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Don't bemoan Tampa Bay Rays not making a big trade at deadline

Elite company: Carl Crawford, who turns 29 Thursday, avoids shortstop Derek Jeter’s tag during the first inning for his 400th career stolen base. Only six other players reached 400 before age 29: Cesar Cedeno, Ty Cobb, Vince Coleman, Eddie Collins, Rickey Henderson and Tim Raines.


Elite company: Carl Crawford, who turns 29 Thursday, avoids shortstop Derek Jeter’s tag during the first inning for his 400th career stolen base. Only six other players reached 400 before age 29: Cesar Cedeno, Ty Cobb, Vince Coleman, Eddie Collins, Rickey Henderson and Tim Raines.


How's this for a deal? The Rays have traded 10 weeks for 10 years. They have swapped popularity for perspective. They have bartered immediate gratification for the long-term good.

Just that.

Even so, Saturday's trading day left you unhappy, didn't it? You wanted immediate help, and you wanted hope, and for goodness sake, you wanted headlines. You wanted the big deal of the day. You wanted a trade that would have impressed the critics, the cynics and, most of all, the Yankees.

What did you get? You got reliever Chad Qualls and an ERA that is large enough to crush infielders if it falls on them.

And furthermore, bupkes.

You are disappointed, aren't you? You are dismayed. For goodness sake, anyone can see the Rays need another stick. They need a little more pop, a little more energy, a little more danger. They need a designated hitter that is not so much designated as he is a hitter. They need reinforcements, darn it.

I know, I know. It is a difficult thing when the local team decides to sit out the Saturday Swap Meet, isn't it? You didn't get your Adam Dunn. Or your Luke Scott. Or your Jayson Werth or Corey Hart or Josh Willingham or anyone else who had been mentioned in those throw-a-potential-trade-against-the-wall conversations that have dominated the Internet lately. When you consider that Carlos Peña injured a foot Saturday night, that kind of bat would be particularly welcome.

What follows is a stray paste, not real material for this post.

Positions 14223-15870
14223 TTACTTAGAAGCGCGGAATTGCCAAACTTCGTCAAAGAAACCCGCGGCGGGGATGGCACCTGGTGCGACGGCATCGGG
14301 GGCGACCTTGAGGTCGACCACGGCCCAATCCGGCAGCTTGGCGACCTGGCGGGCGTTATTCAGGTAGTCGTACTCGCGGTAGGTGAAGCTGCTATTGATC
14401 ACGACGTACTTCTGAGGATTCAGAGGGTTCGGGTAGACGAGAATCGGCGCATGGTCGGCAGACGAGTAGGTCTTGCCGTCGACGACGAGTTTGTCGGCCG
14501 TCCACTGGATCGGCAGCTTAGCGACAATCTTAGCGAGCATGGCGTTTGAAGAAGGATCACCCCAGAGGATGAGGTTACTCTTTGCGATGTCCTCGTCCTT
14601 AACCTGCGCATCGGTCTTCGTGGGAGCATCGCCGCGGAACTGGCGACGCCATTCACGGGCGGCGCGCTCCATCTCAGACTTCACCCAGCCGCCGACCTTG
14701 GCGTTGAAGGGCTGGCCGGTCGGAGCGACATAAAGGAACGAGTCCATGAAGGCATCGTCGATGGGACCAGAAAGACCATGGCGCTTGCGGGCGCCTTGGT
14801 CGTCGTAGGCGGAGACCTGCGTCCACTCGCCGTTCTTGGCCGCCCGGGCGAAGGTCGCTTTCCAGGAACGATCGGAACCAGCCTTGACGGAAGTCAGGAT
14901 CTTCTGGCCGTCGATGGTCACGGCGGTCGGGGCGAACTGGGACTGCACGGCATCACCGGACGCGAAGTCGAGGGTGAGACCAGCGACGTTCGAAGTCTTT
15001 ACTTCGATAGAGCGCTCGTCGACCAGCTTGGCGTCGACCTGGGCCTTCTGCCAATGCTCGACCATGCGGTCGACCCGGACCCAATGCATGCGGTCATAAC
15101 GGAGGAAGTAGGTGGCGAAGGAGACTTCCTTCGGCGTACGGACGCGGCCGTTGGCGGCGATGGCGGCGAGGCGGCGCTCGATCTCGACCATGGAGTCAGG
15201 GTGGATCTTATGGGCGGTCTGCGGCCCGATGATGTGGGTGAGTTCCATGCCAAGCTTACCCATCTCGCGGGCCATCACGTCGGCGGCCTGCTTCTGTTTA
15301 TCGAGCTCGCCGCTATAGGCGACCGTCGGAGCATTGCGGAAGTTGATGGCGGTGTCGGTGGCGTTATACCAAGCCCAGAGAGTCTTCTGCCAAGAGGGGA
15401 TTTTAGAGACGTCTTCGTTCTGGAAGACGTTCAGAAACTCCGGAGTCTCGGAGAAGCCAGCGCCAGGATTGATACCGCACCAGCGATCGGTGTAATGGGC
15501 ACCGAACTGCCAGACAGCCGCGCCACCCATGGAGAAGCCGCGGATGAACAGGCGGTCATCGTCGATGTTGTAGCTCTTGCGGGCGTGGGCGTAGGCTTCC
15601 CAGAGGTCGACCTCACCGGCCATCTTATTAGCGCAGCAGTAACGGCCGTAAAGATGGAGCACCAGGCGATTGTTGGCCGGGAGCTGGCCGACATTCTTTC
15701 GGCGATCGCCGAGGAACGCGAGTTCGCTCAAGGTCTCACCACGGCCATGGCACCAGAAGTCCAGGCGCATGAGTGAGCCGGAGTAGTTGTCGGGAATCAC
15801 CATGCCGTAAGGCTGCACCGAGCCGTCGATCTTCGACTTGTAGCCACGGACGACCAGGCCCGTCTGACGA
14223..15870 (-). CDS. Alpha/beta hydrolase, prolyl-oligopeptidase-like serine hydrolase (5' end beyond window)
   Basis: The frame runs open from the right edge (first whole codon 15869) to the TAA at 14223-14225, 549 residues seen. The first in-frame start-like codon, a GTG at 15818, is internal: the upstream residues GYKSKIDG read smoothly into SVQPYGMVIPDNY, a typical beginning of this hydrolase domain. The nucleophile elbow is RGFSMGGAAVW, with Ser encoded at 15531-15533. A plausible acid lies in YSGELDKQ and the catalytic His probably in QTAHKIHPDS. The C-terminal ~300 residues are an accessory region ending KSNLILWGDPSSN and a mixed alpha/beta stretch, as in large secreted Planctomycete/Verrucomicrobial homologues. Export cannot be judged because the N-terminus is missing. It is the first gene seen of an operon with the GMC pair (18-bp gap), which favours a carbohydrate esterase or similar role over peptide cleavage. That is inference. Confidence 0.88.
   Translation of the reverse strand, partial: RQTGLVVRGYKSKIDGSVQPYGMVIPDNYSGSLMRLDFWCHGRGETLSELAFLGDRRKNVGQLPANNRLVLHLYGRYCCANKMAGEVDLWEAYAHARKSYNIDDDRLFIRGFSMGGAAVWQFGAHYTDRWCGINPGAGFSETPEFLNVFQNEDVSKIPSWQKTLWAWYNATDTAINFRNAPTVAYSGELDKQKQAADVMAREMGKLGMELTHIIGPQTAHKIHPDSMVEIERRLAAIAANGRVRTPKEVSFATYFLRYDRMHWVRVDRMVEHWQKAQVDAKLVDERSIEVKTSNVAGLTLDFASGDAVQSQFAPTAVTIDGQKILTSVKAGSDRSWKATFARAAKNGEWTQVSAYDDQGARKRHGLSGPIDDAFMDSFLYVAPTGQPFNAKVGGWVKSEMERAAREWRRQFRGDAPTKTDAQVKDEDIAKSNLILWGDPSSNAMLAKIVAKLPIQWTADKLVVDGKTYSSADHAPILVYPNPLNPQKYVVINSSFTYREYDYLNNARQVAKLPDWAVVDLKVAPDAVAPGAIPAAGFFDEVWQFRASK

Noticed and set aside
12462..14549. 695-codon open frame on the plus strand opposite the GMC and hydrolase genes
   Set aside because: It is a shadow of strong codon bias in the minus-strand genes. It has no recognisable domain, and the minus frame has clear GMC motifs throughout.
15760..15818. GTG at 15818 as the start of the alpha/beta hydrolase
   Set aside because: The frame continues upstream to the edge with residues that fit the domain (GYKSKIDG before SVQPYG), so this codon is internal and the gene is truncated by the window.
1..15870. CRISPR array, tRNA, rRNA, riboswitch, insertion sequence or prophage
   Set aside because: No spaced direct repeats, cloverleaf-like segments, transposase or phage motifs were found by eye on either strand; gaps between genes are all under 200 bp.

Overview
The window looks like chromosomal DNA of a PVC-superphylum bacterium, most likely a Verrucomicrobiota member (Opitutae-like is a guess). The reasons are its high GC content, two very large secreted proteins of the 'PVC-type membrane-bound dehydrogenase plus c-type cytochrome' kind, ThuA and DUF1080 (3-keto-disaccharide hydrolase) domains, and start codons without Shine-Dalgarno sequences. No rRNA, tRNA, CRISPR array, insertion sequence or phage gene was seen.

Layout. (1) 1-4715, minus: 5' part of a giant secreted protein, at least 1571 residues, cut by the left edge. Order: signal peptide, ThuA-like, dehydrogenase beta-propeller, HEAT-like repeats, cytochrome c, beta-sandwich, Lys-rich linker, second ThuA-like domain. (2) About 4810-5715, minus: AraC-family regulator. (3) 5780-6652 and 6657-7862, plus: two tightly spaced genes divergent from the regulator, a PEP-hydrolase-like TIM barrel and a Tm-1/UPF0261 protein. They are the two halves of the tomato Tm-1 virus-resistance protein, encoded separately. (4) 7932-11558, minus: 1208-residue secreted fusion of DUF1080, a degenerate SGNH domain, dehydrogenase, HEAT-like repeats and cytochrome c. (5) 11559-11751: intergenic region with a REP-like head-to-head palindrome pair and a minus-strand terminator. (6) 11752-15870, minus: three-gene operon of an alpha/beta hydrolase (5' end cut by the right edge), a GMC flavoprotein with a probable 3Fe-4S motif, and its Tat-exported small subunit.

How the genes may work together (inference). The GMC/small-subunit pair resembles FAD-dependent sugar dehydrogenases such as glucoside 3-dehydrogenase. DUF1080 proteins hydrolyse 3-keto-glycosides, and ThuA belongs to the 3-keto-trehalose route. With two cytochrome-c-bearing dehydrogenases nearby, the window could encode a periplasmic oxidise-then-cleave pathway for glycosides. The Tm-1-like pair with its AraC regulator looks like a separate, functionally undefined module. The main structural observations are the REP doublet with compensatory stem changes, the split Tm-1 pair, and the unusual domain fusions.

That said, this was a good trading day for the Rays. Really, it was.

Start with this: The Rays didn't allow their eagerness to pick up a bat get in the way of their own future.

Surely, that had to be a temptation. Hey, the Rays know they need another hitter, too, and they know how rare it is to have a year where they are this close to the playoffs.

Executive vice president Andrew Friedman said the Rays had five hitters targeted. Trade for any of them, and Friedman would have been the most popular guy in town.

Trader Andy, everyone would call him, and he would high-five until his palm was sore. He'd never pay for another box of Cracker Jack in this town, by golly.

But here's the thing. The cost would have been too great. None of the five desired hitters, according to Friedman, changed teams. That says something about the asking price of those hitters, doesn't it?

It was too much not only for the Rays; it was too much for everyone.

Ask yourself: Would you have been willing to see the Rays turn loose Reid Brignac or Wade Davis from the big-league roster? Or Jeremy Hellickson or Desmond Jennings from Triple A? Put it this way: If I was an opposing general manager, those are the names I would have wanted. You, too.

Those kinds of trades make no sense for the Rays. If they're going to continue to compete in the American League East, they'll do it with homegrown players.

Besides, this season isn't just about winning the AL East. It's also about the wild-card race. And here's an interesting tidbit: Boston, a team that usually treats trading day as if it were a buffet, didn't trade for an impact player, either. That means the Red Sox, 5½ games behind the Rays, are betting their aging bodies can heal in time to make up the ground.

Say this much for Saturday's trading deadline: If it didn't have the big weapons coming in that you might have wanted, it didn't have the big weapons leaving that you might have feared. Breathe a sigh of relief over that one.

Think about it for a minute. What if the Rays' season had been a disappointment so far? What if the Rays had stumbled or if players had gotten hurt. What if the team had underachieved the way it did a year ago?

In that case, would Saturday have been the day the team said farewell to Carl Crawford? Or Peña? Or Rafael Soriano? Or Jason Bartlett?

If nothing else, the Rays have traded that scenario for this one. Yes, they lost a tough game to a tough opponent Saturday night, falling 5-4 to the Yankees in a game where every Yankee but Alex Rodriguez seemed to crush the ball.

Still, the Rays are 25 games over .500, and they're in the lead in the wild-card chase, and they are on the brink of a playoff race that looks as if it is going to be fun to watch.

That, you shouldn't trade for anything.

Gary Shelton can be reached at

Don't bemoan Tampa Bay Rays not making a big trade at deadline 07/31/10 [Last modified: Sunday, August 1, 2010 12:40pm]
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